Big Tech's Bad Week in Europe Signals More Problems in 2018

  • Ruling by Europe’s top court brings new regulation of Uber
  • Facebook hit with fresh criticism for data collection
EU Court: Uber Regulated Like Transport Service

The past 36 hours have reinforced Europe’s role as the toughest cop of American tech giants.

With a flurry of announcements, regulators across the continent signaled continued scrutiny of Silicon Valley in the year ahead. The European Union’s top court Wednesday ruled Uber Technologies Inc. must be regulated as a transportation service, a blow to the company’s attempts to avoid taxi rules and licensing requirements. 

The ruling followed hard-hitting statements Tuesday by German and French regulators. Andreas Mundt, Germany’s leading competition regulator who built a career on tackling beer and sausage cartels, attacked Facebook Inc. over its alleged misuse of user data. Across the border, France’s privacy watchdog gave Facebook another headache, giving its WhatsApp messaging app one month to stop sharing data with its parent.

And even last Friday, Italian authorities were ordering Amazon.com Inc. to pay 100 million euros ($118 million) to end a fiscal probe into tax evasion. 

The announcements cap a year in which European authorities have battled with Silicon Valley’s biggest technology companies. Notable clashes include Apple falling out with Ireland over a 2016 decision to pay $15 billion in back taxes, Alphabet Inc.’s Google being hit with a record $2.8 billion fine over shopping ads, and Facebook, Twitter Inc. and YouTube facing inquiries for the spread of extremist content and hate speech.

Read this QuickTake Scorecard on all the ways Big Tech is under attack

Perhaps the most poignant example of Europe’s growing distrust of big tech came in September, when EU Justice Commissioner Vera Jourova branded Facebook’s social network "a highway for hatred" and revealed how she deleted her own account on the social network.

There is little evidence to suspect 2018 will get any easier. Here are some of next year’s looming battlegrounds:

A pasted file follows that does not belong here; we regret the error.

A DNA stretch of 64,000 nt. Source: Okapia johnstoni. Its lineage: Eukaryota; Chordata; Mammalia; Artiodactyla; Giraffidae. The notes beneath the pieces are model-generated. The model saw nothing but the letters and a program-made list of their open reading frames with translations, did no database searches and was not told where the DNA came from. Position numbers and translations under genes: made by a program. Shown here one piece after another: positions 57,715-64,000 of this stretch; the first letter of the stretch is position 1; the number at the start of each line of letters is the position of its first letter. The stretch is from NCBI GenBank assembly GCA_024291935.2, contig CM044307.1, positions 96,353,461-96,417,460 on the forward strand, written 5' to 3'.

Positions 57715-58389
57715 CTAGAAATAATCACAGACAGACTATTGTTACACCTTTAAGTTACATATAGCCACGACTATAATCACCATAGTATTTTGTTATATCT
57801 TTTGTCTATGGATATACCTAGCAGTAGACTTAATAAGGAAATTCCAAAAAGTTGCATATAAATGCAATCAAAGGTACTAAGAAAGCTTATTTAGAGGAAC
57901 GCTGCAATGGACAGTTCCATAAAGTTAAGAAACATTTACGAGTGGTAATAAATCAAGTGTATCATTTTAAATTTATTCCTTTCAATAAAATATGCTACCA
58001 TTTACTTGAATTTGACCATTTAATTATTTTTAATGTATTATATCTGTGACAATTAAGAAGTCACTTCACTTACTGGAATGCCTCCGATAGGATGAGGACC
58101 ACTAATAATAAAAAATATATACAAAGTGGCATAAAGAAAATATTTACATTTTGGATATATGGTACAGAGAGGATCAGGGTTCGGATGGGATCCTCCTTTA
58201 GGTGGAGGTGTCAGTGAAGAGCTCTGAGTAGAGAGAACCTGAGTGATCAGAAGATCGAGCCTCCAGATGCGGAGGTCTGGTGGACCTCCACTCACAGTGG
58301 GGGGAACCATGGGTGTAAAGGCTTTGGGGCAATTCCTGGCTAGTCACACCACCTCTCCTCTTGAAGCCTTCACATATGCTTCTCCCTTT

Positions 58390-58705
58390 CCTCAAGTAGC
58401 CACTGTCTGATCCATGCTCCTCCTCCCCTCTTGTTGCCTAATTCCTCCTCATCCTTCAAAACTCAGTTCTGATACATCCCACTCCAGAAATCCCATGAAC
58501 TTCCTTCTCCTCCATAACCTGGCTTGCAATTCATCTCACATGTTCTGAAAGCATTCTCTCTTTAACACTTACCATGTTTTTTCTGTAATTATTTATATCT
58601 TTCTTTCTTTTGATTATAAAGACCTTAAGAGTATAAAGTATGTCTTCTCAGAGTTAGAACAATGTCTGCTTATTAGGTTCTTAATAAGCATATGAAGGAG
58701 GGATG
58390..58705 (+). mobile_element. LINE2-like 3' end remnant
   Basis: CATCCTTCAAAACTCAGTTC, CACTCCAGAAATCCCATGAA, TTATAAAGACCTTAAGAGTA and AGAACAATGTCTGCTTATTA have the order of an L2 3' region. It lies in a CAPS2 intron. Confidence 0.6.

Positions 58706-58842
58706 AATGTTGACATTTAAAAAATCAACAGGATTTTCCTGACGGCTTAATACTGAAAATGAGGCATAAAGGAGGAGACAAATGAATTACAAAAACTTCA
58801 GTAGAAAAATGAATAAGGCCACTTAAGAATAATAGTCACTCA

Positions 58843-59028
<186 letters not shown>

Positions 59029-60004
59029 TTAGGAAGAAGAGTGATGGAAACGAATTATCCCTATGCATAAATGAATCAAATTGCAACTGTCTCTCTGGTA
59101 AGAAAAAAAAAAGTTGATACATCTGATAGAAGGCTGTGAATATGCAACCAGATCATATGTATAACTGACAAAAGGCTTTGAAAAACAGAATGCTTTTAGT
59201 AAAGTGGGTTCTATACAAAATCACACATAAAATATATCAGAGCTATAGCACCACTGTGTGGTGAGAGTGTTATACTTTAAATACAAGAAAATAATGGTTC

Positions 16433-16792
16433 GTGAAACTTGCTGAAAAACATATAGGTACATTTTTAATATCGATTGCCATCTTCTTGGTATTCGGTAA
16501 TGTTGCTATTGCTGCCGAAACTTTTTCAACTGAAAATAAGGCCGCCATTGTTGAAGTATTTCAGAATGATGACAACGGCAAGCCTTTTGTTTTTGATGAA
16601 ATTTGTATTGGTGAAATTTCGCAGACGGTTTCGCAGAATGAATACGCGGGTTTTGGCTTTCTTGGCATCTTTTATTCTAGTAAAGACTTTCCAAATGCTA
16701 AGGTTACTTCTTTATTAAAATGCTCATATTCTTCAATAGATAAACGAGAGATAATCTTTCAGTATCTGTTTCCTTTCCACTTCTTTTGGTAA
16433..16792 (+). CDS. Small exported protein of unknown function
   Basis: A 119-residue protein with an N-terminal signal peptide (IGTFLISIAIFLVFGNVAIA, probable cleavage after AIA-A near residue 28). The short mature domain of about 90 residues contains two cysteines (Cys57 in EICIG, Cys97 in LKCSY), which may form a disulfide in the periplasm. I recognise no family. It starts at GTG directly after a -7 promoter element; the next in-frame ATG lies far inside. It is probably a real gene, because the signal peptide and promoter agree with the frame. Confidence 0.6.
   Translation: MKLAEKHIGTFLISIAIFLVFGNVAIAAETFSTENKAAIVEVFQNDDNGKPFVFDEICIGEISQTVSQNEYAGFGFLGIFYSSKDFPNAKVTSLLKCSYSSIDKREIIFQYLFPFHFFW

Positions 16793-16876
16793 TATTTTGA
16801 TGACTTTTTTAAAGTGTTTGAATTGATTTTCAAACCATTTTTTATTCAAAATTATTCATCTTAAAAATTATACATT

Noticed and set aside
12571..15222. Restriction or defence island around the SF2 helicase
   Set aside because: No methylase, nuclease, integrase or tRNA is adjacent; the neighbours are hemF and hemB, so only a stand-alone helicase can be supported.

• Google is facing more antitrust punishments related to its Android phone software and dominance in online advertising.
  • A court will decide whether Uber should lose its taxi license in London, the company’s biggest European market. 
  • Facebook, in addition to the added antitrust scrutiny, will face increased pressure to crack down on misinformation and other harmful content on its platform, as will Twitter and YouTube. 
  • New privacy rules are also going into effect in 2018 will give regulators in each European country more authority to fine technology companies for improperly collecting or sharing data on users.

While proponents of the regulation say Europe is providing a much-needed check against the power of global tech companies, advocates for the industry say it undercuts the region’s attempts to produce its own globally-influential tech companies.

"This is a blow to the EU’s ambition of building an integrated digital single market," the Computer The Computer & Communications Industry Association, an industry trade group, said today following the Uber decision.

What’s unclear is the impact Europe’s actions are taking. Apple, Amazon, Alphabet and Facebook all reported record results in 2017, showing the companies’ business models are as healthy as ever - despite new fines and regulations.

While the U.S. has largely taken a hands-off approach to regulating the tech industry, that could change as its power grows. "There is rising pressure in the U.S. to treat Big Tech more aggressively, but it is unclear if that effort will have success," said Michael Carrier, co-director of the Rutgers Institute for Information Policy and Law in New Jersey.

The biggest risk for Silicon Valley may be if Europe’s approach is emulated. "The rest of the world will look to the U.S. and Europe as the two polestars guiding their analysis of Big Tech," said Carrier.

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